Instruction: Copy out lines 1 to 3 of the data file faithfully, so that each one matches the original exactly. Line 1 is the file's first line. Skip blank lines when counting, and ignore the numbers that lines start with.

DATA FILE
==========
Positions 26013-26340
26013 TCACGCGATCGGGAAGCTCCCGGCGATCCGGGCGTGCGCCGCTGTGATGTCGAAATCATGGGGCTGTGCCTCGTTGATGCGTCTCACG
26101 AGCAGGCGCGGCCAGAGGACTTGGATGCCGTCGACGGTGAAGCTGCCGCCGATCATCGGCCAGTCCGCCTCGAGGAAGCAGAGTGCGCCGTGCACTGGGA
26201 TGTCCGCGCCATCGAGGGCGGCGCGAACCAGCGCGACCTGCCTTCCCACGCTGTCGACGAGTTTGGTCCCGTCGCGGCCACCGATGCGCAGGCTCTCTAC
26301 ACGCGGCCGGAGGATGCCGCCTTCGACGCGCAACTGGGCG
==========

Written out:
Positions 26013-26340
26013 TCACGCGATCGGGAAGCTCCCGGCGATCCGGGCGTGCGCCGCTGTGATGTCGAAATCATGGGGCTGTGCCTCGTTGATGCGTCTCACG
26101 AGCAGGCGCGGCCAGAGGACTTGGATGCCGTCGACGGTGAAGCTGCCGCCGATCATCGGCCAGTCCGCCTCGAGGAAGCAGAGTGCGCCGTGCACTGGGA